Greater City Providence

Federal Hill Arch crumbling down

While I’m ranting, a post by Councilman Lombardi on Faceplace reminded me that I had a bunch of photos I took over the spring that I meant to post.







Photos by Jef Nickerson

I mean, this can’t be good can it?

Jef Nickerson

Jef is Greater City Providence's co-founder, editor, and publisher. He grew up on Cape Cod and lived in Boston; Portland, Maine; and New York before settling in Providence. In addition to urbanism, Jef is interested in art, design, and ice cream. Please feel free to contact Jef if you have any question or comments about Greater City Providence.


  • It looks like salt migrating out of the conctete when it’s wet. Maybe they could remove the damaged surface areas then parge the column as a temporary fix. It would be a dramatic failure when if or it goes.

  • Haven’t we, as a human civilization, been doing concrete for a while now? Why haven’t we gotten this down? Why is the train station crumbling for this reason too?

    I just had a guy come to look at some crumbling concrete in my driveway, and he said the person who did it for the previous owner “didn’t do this concrete right.” Huh?

    Can someone enlighten me as to the complexities of concrete?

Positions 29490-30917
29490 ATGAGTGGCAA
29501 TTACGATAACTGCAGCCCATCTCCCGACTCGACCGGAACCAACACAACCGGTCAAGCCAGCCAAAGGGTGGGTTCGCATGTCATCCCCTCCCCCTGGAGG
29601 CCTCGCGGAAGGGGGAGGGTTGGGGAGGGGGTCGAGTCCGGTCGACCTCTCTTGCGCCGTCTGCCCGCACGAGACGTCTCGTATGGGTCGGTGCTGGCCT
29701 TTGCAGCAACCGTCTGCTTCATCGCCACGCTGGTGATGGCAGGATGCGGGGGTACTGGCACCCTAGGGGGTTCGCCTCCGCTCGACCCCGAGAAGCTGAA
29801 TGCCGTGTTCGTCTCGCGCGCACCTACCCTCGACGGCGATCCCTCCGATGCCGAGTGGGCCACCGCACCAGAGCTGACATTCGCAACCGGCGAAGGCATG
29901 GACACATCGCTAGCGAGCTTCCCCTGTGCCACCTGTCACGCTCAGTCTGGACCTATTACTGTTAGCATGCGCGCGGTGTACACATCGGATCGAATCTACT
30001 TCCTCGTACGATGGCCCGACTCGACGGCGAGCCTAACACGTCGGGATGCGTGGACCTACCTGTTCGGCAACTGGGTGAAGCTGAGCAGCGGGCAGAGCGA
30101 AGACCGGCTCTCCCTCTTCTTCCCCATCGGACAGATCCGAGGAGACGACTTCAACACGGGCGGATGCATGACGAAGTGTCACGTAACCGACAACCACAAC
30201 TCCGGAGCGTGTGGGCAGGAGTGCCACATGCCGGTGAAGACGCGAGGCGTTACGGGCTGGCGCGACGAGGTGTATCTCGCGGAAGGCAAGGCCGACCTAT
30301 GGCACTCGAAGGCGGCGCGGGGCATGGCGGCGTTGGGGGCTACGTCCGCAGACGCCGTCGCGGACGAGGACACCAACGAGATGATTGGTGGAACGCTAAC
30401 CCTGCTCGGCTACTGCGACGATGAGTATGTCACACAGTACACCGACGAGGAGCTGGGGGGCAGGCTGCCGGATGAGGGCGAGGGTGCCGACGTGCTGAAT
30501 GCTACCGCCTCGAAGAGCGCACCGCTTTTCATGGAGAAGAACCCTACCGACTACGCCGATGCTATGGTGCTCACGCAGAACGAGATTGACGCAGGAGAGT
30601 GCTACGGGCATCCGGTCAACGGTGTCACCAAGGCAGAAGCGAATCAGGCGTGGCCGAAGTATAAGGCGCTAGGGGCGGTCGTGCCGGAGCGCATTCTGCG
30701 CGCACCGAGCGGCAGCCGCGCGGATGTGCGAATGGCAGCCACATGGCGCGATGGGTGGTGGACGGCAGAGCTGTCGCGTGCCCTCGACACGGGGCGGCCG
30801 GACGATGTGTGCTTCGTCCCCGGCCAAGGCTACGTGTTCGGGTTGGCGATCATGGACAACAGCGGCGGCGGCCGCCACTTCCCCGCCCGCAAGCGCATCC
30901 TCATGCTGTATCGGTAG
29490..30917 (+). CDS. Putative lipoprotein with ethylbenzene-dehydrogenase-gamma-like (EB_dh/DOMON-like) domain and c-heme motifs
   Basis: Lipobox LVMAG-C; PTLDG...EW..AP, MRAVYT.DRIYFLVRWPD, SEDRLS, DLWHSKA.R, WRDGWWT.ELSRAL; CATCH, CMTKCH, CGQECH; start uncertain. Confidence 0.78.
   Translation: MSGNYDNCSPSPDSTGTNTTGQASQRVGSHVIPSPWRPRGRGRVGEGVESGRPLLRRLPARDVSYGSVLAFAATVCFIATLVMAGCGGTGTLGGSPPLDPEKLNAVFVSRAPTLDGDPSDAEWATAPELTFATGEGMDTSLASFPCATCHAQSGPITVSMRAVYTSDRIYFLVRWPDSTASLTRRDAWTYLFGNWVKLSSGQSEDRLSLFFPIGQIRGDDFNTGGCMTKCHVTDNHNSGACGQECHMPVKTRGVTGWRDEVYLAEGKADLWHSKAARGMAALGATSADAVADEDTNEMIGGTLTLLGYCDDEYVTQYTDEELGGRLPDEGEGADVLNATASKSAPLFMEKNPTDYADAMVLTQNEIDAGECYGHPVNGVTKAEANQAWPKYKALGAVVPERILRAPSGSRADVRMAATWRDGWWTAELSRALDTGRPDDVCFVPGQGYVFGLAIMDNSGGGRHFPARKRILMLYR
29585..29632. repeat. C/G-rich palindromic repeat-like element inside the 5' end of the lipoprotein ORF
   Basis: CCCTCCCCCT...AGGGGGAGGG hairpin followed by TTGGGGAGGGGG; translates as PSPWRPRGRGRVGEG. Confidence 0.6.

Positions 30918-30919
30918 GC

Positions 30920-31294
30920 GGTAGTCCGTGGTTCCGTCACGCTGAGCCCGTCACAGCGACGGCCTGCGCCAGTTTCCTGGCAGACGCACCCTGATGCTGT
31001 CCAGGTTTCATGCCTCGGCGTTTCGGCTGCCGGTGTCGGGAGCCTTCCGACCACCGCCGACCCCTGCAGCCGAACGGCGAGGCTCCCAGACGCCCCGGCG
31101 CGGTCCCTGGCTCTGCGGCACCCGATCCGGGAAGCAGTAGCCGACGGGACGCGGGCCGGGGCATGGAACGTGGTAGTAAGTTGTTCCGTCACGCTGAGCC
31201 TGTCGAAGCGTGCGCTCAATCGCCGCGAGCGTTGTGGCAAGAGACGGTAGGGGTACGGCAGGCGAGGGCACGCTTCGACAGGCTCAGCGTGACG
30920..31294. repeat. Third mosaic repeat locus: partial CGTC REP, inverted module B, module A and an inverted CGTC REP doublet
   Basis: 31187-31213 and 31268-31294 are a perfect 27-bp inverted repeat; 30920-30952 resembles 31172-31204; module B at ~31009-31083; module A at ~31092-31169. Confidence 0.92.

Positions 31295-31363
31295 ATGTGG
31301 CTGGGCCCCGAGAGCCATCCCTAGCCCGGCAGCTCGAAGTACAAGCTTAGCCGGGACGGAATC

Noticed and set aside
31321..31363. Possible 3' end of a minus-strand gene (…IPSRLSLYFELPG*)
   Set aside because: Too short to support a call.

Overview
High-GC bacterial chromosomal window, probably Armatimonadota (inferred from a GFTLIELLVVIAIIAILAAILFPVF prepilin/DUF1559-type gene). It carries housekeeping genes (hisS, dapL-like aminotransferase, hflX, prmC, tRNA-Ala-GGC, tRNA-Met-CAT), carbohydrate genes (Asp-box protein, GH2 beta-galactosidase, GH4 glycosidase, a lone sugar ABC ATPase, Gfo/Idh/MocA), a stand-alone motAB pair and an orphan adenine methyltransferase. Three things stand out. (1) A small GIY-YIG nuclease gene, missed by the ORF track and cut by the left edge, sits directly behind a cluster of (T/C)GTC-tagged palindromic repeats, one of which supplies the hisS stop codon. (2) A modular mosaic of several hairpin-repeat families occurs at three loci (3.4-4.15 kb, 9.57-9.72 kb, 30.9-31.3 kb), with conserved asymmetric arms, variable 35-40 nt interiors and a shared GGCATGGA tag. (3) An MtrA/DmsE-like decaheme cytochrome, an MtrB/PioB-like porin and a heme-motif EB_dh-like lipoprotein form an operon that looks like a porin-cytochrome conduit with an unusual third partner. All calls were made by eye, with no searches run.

• Don’t use aggregate in the concrete that contains salt. Concrete can last longer if it’s protected from wetness, especially from acid rain or chemicals used to keep streets clear of ice.

  • I heard a totally unsubstantiated rumor that the RIRRC grinds up most of the plastic and ‘sells’ it to the landfill to use as a ‘cap’ for the daily waste. That way they can say that they ‘recycled’ and that they ‘sold the recyclables at a profit’.

    I’d like to see what I saw in Oakland, CA but a step further:

    City-provided trash/compost/recyclable barrels are the -only- barrels that will be picked up. The twist would be that you would pay a lot more for a ‘full size’ trash barrel, the standard-issue would be quite small. Barrels would have to be issued with your address branded onto them to prevent theft.

  • Whoops, that was meant for another thread, though that concrete could probably be used to cap off today’s take at the landfill, by the looks of it.

  • ProJo reports that the city is getting ready to solicit bids to fix this:

    Chief engineer William Bombard said the arch’s four support columns are badly deteriorated, and the city will have to invest between $30,000 to $80,000 to have them wrapped in carbon fiber to prevent further erosion.

    Not sure what a carbon fiber wrap will look like, but I suppose it can’t be worse than crumbling concrete. The city also considered taking down the arch and building new columns, but I imagine that would be a quite expensive course of action. The engineer says the columns are sound and the arch is not in danger of falling.

    The arch was completed in 1980, making it just under 30 years old.

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